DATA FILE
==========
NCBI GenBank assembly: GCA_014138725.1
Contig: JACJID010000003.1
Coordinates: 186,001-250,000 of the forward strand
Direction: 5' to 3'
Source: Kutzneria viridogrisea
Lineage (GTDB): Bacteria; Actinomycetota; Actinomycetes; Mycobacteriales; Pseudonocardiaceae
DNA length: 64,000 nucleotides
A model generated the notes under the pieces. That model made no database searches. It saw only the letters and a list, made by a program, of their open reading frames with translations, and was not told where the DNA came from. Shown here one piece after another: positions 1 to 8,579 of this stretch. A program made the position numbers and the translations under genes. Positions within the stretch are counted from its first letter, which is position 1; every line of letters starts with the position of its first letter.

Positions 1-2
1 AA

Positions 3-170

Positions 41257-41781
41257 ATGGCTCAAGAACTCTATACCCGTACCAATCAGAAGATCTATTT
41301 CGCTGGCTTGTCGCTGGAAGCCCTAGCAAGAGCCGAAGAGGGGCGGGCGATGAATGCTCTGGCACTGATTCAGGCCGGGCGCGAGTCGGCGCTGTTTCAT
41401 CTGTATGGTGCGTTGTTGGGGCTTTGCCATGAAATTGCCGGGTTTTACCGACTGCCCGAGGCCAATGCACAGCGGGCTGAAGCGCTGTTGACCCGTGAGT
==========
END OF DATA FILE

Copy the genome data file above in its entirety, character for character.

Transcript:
NCBI GenBank assembly: GCA_014138725.1
Contig: JACJID010000003.1
Coordinates: 186,001-250,000 of the forward strand
Direction: 5' to 3'
Source: Kutzneria viridogrisea
Lineage (GTDB): Bacteria; Actinomycetota; Actinomycetes; Mycobacteriales; Pseudonocardiaceae
DNA length: 64,000 nucleotides
A model generated the notes under the pieces. That model made no database searches. It saw only the letters and a list, made by a program, of their open reading frames with translations, and was not told where the DNA came from. Shown here one piece after another: positions 1 to 8,579 of this stretch. A program made the position numbers and the translations under genes. Positions within the stretch are counted from its first letter, which is position 1; every line of letters starts with the position of its first letter.

Positions 1-2
1 AA

Positions 3-170

Positions 41257-41781
41257 ATGGCTCAAGAACTCTATACCCGTACCAATCAGAAGATCTATTT
41301 CGCTGGCTTGTCGCTGGAAGCCCTAGCAAGAGCCGAAGAGGGGCGGGCGATGAATGCTCTGGCACTGATTCAGGCCGGGCGCGAGTCGGCGCTGTTTCAT
41401 CTGTATGGTGCGTTGTTGGGGCTTTGCCATGAAATTGCCGGGTTTTACCGACTGCCCGAGGCCAATGCACAGCGGGCTGAAGCGCTGTTGACCCGTGAGT